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Clearing Firms Charge Ahead with New Technology

By Tom Healey, TH Technology Partners

For clearing firms, market trends over the past two years have provided a “good news/bad news” story. The good news is, as screen-based trading of listed derivatives increases, the role of the clearing firm will become even more important than the exchange where the contract is executed.

Traders are more concerned now about the efficiency, cost and other services associated with clearing their trades than they are about the execution process. Additionally, non-traditional users of listed derivatives – investment managers and insurance companies – are turning to the exchange contract as a way to increase returns and manage risk. Both trends are contributing to higher trading volumes, which help the clearing banks increase their revenues while at the same time, charging lower fees.

Unfortunately, the bad news is that the clearing banks are finding that their clients are being very selective when choosing a new clearing firm. Investment managers and insurers especially, are looking for more than simple core processing. They now expect the clearer to offer an array of reporting and risk management services. On top of the competition to provide better services, the clearing firms are exposed to considerably more operational risk than they have in past.

One reason is that many of the top firms that started doing business with some of the early generation derivative systems have never replaced or upgraded their systems to more advanced technology. The second challenge that clearing firms face is that as trading volumes increase, the industry is moving towards shorter settlement cycles, making it necessary to process and confirm trades in near real-time.

Despite the introduction of the euro and extensive Y2K testing, the clearing firms believe that upgrading their clearing technology is a top priority and are willing to undertake new projects to begin the necessary upgrades.

Three Vendors Lead the Pack

Some clearing firms, particularly in Europe, are responding to these demands by trading in their old systems for new ones that have more robust functionality and are processing high volumes on fault-tolerant three tier architectures.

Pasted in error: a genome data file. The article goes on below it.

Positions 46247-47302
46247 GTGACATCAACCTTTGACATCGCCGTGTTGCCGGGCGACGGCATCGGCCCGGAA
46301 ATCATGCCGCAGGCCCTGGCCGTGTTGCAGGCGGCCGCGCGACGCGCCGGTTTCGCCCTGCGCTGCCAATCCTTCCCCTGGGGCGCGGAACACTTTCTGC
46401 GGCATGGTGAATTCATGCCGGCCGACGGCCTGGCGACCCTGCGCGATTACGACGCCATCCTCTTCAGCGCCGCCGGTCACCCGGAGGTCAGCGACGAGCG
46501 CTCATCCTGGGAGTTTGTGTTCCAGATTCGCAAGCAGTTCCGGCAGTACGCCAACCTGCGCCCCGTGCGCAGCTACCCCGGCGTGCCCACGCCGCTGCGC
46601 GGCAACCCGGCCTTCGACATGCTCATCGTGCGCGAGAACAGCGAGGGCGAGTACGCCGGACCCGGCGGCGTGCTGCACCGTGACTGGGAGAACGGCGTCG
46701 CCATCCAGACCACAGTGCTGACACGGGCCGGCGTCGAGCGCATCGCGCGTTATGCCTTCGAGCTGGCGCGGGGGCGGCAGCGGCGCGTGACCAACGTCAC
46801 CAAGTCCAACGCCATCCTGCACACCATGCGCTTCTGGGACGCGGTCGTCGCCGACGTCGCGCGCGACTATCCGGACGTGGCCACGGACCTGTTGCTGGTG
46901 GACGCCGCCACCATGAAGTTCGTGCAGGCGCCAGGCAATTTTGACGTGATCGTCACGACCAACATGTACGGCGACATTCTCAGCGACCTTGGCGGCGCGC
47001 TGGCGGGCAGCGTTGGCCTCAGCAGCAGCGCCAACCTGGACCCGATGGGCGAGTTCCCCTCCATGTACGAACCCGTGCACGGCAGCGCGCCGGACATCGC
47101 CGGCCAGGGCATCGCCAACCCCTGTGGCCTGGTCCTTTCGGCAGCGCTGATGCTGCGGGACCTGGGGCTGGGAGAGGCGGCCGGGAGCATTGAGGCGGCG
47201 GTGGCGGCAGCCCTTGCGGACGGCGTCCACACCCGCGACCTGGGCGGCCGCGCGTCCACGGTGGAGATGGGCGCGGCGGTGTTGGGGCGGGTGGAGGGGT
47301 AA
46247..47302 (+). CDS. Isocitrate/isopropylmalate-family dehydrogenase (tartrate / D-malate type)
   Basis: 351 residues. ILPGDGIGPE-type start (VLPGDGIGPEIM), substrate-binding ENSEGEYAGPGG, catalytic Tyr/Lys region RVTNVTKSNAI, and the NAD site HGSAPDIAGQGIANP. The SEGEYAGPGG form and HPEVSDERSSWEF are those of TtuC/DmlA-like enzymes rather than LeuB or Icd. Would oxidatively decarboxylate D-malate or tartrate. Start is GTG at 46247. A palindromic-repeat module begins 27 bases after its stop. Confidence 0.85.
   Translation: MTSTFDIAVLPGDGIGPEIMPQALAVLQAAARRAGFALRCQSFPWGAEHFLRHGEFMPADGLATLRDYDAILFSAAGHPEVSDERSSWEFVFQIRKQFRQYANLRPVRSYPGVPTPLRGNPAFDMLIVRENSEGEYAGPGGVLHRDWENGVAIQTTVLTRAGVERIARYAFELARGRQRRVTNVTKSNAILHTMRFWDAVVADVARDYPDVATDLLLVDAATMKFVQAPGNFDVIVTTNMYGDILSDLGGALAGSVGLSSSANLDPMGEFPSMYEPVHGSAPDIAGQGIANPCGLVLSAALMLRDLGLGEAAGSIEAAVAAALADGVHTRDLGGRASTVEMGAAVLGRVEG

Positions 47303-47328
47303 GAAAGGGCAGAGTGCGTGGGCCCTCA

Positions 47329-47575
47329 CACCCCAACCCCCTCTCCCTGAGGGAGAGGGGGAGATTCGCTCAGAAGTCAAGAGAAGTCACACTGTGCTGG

The top three vendors that most of the upper tier banks turn to for new systems are SunGard Futures; Rolf & Nolan; and Paris-based ATSM. SunGard with its three separate futures and options systems, GMI, Octagon and Devon, is by far the biggest of the three, holding at least 65% of the market share among the top tier firms.

Although Devon 2.22 was the original system chosen by most German banks, SunGard has not been able to retain all of these original customers, due mostly to customer dissatisfaction with service and support, although customers now report that they are much more satisfied with SunGard than in previous years. SunGard even managed to avoid a major public relations disaster when they first informed Devon users that they were not going to make the system Y2K compliant. SunGard retracted under customer pressure and made Devon fully Y2K compliant, but it was enough to make many customers look for a replacement system.

Rolf & Nolan offers two separate systems – RISC is targeted primarily at the US market and RANsys, which incorporates an extensive amount of functionality that is well suited for the European markets. Rolf & Nolan pulled itself out from under a number of problems including the failed attempt to sell the firm to SunGard. Rolf & Nolan has accelerated its investments in new functionality and improved service to the delight of many concerned clients.